Meanwhile, some commuters who regularly travel on the line, said they had long feared such an incident would take place.
“Ever since it opened, it was scary,” Maria Isabel Fuentes, a domestic worker, told AP about Line 12.
But she said since the metro serves low-income neighbourhoods of the capital, it did not seem to be a priority. “We’re the same ones who always pay.”







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Mexico City metro: Hundreds protest at scene of deadly rail collapse From “BBC News – World”



Demonstrators from around Mexico City demand justice after 26 people died when an overpass collapsed.







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Mayor of Mexican town and two officials arrested over disappearance of activist | Mexico From “World news | The Guardian”



The mayor of a town in the Mexican state of Oaxaca and two officials in her administration have been arrested over the disappearance of an anti-corruption activist who went missing after a protest outside the local town hall.Claudia Uruchurtu Cruz, 48, whose sisters live in Sheffield, disappeared on 26 March after participating in a demonstrations over allegations of arbitrary detention by local police in the municipality of Nochixtlán, about 375km south-east of Mexico City.Uruchurtu left the council office protest on her own, according to family, but was allegedly grabbed and forced into a red truck as she walked away from the scene. The vehicle was later found parked on municipal premises and identified as a municipal vehicle, according to family.The three suspects were taken into custody on Friday morning after an investigation into “the forced disappearance”, the Oaxaca state prosecutor’s office said in a statement. The suspects were not named, but Mexican media identified the mayor as Elisabeth Victoria Huerta of Nochixtlán and said the local police chief was among the other detainees.Uruchurtu’s three sisters: Elizabeth, Hayde and Sara said in a statement on Friday that she had run afoul of local officials, “when [she] publicly and directly questioned [them] and started to incessantly denounce arbitrary and corrupt acts by municipal authorities”.“She did things by the book,” said Chris Roast, Claudia’s brother-in-law told the Guardian from Sheffield. “She had a stack of paperwork a metre high” and had made complaints to the proper state and federal authorities, he added. “Claudia was an activist and she accused the mayor of a lot of corruption.”The arrests in Oaxaca made national news in Mexico as the mayor belongs to the same political party as President Andrés Manuel López Obrador – commonly called Amlo.Amlo won office in 2018 promising to put an end to rampant corruption and political repression. Mexican politicians and police routinely harass and intimidate citizens and journalists who denounce corruption.Last month a group of British MPs wrote to the foreign secretary, Dominic Raab, urging the UK government to help in the search for Uruchurtu.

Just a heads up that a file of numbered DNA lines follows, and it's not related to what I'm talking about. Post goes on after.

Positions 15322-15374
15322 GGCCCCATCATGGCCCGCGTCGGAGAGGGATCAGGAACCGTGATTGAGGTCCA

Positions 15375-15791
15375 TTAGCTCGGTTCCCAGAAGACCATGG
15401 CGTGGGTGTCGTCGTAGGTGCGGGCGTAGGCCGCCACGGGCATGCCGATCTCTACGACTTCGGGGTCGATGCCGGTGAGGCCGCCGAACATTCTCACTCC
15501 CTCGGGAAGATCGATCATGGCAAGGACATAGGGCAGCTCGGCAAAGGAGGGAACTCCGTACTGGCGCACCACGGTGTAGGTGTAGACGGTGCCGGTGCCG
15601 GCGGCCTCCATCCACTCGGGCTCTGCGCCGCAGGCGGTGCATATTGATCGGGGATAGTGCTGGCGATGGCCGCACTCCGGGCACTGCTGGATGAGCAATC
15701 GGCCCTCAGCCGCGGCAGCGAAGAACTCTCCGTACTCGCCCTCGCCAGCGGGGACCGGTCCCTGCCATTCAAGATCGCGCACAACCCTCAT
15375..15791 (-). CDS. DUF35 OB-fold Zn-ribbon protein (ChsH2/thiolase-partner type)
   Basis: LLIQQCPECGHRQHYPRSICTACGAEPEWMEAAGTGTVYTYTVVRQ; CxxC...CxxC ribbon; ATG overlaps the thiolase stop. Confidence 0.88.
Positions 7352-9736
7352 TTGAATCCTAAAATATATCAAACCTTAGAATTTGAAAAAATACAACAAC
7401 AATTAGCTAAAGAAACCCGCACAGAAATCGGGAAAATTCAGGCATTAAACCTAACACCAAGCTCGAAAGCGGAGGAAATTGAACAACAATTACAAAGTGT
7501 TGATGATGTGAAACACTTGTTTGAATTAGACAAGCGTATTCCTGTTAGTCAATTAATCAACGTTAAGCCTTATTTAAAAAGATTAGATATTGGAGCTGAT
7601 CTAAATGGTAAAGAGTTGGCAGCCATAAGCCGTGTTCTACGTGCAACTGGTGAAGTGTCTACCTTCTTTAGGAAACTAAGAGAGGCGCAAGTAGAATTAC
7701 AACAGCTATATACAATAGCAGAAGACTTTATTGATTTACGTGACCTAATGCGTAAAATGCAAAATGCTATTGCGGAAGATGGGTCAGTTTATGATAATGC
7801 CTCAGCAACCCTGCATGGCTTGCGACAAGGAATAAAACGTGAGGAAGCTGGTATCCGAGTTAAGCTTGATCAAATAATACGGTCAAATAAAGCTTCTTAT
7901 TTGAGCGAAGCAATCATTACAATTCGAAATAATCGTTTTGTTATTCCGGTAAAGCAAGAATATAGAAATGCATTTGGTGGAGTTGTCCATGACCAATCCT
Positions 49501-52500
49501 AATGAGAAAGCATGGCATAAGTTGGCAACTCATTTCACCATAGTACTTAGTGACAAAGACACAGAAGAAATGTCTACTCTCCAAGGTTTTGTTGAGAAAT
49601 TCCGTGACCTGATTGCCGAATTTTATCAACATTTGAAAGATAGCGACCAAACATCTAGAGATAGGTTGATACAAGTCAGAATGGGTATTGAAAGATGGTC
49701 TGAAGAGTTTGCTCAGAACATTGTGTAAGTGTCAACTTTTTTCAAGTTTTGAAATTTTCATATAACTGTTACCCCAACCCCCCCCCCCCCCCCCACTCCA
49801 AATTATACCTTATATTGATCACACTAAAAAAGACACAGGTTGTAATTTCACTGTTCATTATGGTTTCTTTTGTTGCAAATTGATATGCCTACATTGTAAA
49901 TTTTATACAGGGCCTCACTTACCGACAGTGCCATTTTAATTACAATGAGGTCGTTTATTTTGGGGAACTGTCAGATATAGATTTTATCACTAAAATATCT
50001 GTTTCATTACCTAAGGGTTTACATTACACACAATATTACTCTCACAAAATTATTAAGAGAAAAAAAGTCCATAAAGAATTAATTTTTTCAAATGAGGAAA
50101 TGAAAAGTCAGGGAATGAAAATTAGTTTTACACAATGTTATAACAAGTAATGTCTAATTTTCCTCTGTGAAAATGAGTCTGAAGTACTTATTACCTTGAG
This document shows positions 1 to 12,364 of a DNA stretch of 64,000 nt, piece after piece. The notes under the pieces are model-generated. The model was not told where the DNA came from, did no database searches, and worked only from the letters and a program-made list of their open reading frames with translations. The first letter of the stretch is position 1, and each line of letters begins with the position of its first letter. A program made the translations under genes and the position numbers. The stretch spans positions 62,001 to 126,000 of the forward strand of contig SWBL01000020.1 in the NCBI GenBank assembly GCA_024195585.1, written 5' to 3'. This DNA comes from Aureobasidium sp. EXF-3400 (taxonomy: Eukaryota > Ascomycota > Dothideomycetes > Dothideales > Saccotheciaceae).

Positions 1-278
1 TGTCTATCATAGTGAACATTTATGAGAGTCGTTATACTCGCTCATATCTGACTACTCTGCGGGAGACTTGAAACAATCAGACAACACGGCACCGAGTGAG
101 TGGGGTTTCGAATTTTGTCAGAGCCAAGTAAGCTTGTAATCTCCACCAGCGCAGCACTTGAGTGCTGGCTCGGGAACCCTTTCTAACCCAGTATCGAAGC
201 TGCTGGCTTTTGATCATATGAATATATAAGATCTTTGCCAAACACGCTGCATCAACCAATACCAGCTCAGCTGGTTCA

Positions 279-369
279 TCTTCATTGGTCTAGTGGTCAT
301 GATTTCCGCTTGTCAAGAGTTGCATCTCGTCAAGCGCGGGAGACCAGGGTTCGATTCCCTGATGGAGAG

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Ahead of Kamala Harris meeting, Mexico President accuses US From “World News Headlines, Latest International News, World Breaking News – Times of India”



Mexico’s President Lopez Obrador (Reuters)MEXICO CITY: President Andres Manuel Lopez Obrador said on Friday that Mexico has complained to US officials about their alleged financing for an anticorruption group that he said has engaged in political activity against his administration. Speaking at a news conference shortly before a scheduled online meeting with US Vice President Kamala Harris, Lopez Obrador displayed tax records that appeared to show payments from the US government to Mexicans Against Corruption and Impunity. “It is an interventionist act that violated our sovereignty,” said Lopez Obrador, who announced that Mexico had filed a diplomatic note with the US embassy. The issue arose a day earlier when a reporter from online news magazine Contralinea asked the President about its report of US financing for the anticorruption organization. The organization has issued reports critical of some of Lopez Obrador’s major initiatives, including the cancellation of a partially built Mexico City airport and the construction of a tourist train around the Yucatan Peninsula. In the diplomatic note shown by Lopez Obrador Friday, Mexico assures that it respects the role of civil society organizations and shares an interest in eliminating corruption, but said that people connected to the group “have been explicit in their political militancy against the government of Mexico.” The note, dated Thursday, asked the US embassy to confirm financial support from the US agency for International Development and if so, suspend it. The organization said Thursday via Twitter that the complaints displayed a serious misunderstanding of international cooperation. “We reiterate the absolute legality of our work,” it said, and rejected any suggestion of interventionism and asked for what it said had become constant attacks from the government to stop. The embassy did not immediately respond to a request for comment. Lopez Obrador said he didn’t plan to raise the issue in his meeting with Harris, which he said would deal with immigration and his proposal to expand a Mexican program making cash payments to farmers who grow certain trees and to have the US expand visa opportunities to those who participate. FacebookTwitterLinkedinEMail